Transocean Spitsbergen; Photo: Jamie Baikie, SIGNAL2NOISE/Equinor

Transocean rigs score trifecta with Woodside, Wintershall Dea, and Equinor

Switzerland-based offshore drilling contractor Transocean has pulled off a hat trick with a batch of multimillion-dollar contract extensions for its rigs, which are working for Australia’s Woodside Energy, Germany’s Wintershall Dea, and Norway’s Equinor.

Transocean Spitsbergen; Photo: Jamie Baikie, SIGNAL2NOISE/Equinor

Three of Transocean’s harsh environment semi-submersible rigs have secured more work, which represents approximately $161 million in firm contract backlog. This comes after the rig owner’s two contract extensions in 1Q 2024, worth around $248 million, lifted the firm’s total backlog to about $8.9 billion as of April 17, 2024. 

Jeremy Thigpen, Transocean’s Chief Executive Officer, commented: “These fixtures are emblematic of the continued strength of the high-specification harsh environment market. Our customers are contracting rigs up to four years in advance, reinforcing our confidence in the strength and longevity of this upcycle.”

The first of the three new contract extensions has been obtained for the Transocean Spitsbergen rig in Norway with Equinor. This three-well extension is expected to begin in the fourth quarter of 2025 in direct continuation of the rig’s current program and contribute about $72 million in backlog, excluding additional services. The extension also includes options for up to six additional wells.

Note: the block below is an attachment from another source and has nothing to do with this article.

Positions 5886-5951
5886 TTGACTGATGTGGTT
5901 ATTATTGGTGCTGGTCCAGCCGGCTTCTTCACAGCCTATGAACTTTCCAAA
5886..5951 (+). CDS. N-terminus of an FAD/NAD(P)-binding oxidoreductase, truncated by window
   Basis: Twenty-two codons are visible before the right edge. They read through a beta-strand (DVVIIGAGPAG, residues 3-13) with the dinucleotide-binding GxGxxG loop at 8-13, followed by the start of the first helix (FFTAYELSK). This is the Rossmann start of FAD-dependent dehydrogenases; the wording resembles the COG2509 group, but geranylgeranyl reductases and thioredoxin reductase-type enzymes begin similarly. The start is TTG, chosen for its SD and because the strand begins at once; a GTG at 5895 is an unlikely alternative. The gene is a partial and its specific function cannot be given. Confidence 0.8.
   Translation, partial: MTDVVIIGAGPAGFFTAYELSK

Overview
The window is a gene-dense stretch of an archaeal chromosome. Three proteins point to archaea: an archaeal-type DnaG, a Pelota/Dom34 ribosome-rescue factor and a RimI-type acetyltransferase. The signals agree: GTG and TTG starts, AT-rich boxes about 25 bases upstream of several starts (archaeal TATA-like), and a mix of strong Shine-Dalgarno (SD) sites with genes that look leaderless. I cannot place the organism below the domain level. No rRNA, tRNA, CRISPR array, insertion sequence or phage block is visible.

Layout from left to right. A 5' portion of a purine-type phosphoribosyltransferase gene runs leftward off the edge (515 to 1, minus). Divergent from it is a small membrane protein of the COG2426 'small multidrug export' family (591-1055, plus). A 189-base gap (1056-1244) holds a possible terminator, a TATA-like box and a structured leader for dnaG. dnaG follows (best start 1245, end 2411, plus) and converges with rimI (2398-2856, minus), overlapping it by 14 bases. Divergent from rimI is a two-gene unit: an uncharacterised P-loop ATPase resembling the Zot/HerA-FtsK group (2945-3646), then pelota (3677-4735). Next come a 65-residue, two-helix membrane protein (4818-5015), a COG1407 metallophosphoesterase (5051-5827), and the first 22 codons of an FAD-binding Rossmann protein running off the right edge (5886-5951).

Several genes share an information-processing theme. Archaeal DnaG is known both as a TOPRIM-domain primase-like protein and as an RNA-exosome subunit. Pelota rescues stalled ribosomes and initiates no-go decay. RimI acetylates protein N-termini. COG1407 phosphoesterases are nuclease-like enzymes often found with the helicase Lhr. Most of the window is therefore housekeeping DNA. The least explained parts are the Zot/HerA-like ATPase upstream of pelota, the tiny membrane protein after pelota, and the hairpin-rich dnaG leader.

The 2010-built Transocean Spitsbergen is a sixth-generation dual-derrick winterized semi-submersible rig capable of drilling high-pressure/high-temperature formations and equipped with an automatic drilling control system. This rig, which was built at Aker Stord, has been working for Equinor for several years.

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The Transocean Norge rig, which is the first semi-submersible rig that secured the Abate (Power+) notation, has also won a three-well contract extension with Wintershall Dea, which is slated to start in the first quarter of 2028 in direct continuation of the rig’s current program. The estimated 140-day assignment will contribute approximately $71 million in backlog, excluding additional services.

The Transocean Norge sixth-generation Moss Maritime CS60 semi-submersible rig was constructed at Jurong Shipyard in Singapore. The rig can accommodate 150 people and its maximum drilling depth is 40,000 ft. Thanks to a 17-well contract, secured in September 2022 with day rates between $350,000 and $430,000, the rig is working for two oil and gas companies, Wintershall Dea and OMV.

After the duo entered into an exclusive partnership with Transocean to use the rig for the drilling of all firm and additional potential wells in the period from 2023 to 2027, the offshore drilling player also got a one-well extension from Wintershall Dea for the rig last year.

Last but not least, Woodside has exercised its second option for the Transocean Endurance rig in Australia, which is scheduled to commence in direct continuation of the rig’s current program. The estimated 45-day well assignment will contribute around $18 million in backlog. The rig landed a multi-well plug and abandonment assignment in Australia last year, adding about $91 million to the backlog.

The 2015-built Transocean Endurance is a semi-submersible CAT D rig of GVA 4000 NCS design and can accommodate 130 people. The rig’s maximum drilling depth is 27,887 ft and was constructed at Hanwha Ocean, former Daewoo Shipbuilding & Marine Engineering, in South Korea.